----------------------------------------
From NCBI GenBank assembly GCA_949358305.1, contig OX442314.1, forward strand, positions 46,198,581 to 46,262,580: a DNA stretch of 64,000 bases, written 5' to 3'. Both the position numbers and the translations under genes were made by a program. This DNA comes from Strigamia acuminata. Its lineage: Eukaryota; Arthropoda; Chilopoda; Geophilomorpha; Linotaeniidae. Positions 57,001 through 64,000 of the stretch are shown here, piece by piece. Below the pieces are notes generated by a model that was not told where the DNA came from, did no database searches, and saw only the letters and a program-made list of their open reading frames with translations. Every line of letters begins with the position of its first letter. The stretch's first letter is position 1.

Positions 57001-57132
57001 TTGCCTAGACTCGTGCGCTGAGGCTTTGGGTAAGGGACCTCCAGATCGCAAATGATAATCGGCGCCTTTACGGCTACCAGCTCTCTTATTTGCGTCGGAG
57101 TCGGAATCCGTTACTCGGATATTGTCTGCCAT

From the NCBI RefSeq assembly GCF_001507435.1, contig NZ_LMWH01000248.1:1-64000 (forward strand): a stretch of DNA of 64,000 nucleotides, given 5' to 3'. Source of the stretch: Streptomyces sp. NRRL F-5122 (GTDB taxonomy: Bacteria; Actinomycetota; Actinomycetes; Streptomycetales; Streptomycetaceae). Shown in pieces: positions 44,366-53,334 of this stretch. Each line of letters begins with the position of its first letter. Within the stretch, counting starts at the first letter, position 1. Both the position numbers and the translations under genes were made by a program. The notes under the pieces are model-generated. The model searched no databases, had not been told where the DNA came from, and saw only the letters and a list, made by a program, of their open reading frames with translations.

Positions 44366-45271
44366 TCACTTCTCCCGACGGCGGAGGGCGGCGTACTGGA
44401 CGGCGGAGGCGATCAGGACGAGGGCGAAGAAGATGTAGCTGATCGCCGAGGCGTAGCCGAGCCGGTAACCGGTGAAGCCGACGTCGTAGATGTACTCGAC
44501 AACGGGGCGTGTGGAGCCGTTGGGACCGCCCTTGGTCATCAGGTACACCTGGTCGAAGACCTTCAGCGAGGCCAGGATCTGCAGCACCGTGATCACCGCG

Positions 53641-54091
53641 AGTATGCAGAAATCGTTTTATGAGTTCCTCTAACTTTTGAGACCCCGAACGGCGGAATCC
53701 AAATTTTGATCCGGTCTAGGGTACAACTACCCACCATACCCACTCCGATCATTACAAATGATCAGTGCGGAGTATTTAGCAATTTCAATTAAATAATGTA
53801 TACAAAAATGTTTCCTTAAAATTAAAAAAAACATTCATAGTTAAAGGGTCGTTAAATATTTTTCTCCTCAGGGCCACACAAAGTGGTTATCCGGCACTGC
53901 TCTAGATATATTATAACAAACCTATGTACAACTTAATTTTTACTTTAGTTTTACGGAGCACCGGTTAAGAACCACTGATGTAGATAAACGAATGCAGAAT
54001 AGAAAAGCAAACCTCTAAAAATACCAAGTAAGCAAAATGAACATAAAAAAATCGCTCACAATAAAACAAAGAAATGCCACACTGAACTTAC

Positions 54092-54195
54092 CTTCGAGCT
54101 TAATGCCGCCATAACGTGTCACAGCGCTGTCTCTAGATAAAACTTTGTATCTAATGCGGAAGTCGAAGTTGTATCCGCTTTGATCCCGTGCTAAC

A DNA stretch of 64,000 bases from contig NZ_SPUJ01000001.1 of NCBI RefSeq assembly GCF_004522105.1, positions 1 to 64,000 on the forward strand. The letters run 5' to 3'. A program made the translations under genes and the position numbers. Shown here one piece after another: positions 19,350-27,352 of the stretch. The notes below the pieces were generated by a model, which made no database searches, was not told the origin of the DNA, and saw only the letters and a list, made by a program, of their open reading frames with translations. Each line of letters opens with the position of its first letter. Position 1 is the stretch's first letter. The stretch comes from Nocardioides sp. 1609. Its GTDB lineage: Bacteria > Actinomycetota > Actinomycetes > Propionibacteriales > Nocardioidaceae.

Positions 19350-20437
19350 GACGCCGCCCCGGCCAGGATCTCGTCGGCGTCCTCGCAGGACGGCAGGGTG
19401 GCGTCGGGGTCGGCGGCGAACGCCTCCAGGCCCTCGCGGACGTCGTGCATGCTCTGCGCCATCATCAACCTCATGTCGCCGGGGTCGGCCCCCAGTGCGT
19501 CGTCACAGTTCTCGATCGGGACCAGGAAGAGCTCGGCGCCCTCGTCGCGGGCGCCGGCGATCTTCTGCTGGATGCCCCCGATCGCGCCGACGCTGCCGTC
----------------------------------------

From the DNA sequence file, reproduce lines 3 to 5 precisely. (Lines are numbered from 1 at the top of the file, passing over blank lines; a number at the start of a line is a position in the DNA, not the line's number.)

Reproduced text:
57001 TTGCCTAGACTCGTGCGCTGAGGCTTTGGGTAAGGGACCTCCAGATCGCAAATGATAATCGGCGCCTTTACGGCTACCAGCTCTCTTATTTGCGTCGGAG
57101 TCGGAATCCGTTACTCGGATATTGTCTGCCAT

From the NCBI RefSeq assembly GCF_001507435.1, contig NZ_LMWH01000248.1:1-64000 (forward strand): a stretch of DNA of 64,000 nucleotides, given 5' to 3'. Source of the stretch: Streptomyces sp. NRRL F-5122 (GTDB taxonomy: Bacteria; Actinomycetota; Actinomycetes; Streptomycetales; Streptomycetaceae). Shown in pieces: positions 44,366-53,334 of this stretch. Each line of letters begins with the position of its first letter. Within the stretch, counting starts at the first letter, position 1. Both the position numbers and the translations under genes were made by a program. The notes under the pieces are model-generated. The model searched no databases, had not been told where the DNA came from, and saw only the letters and a list, made by a program, of their open reading frames with translations.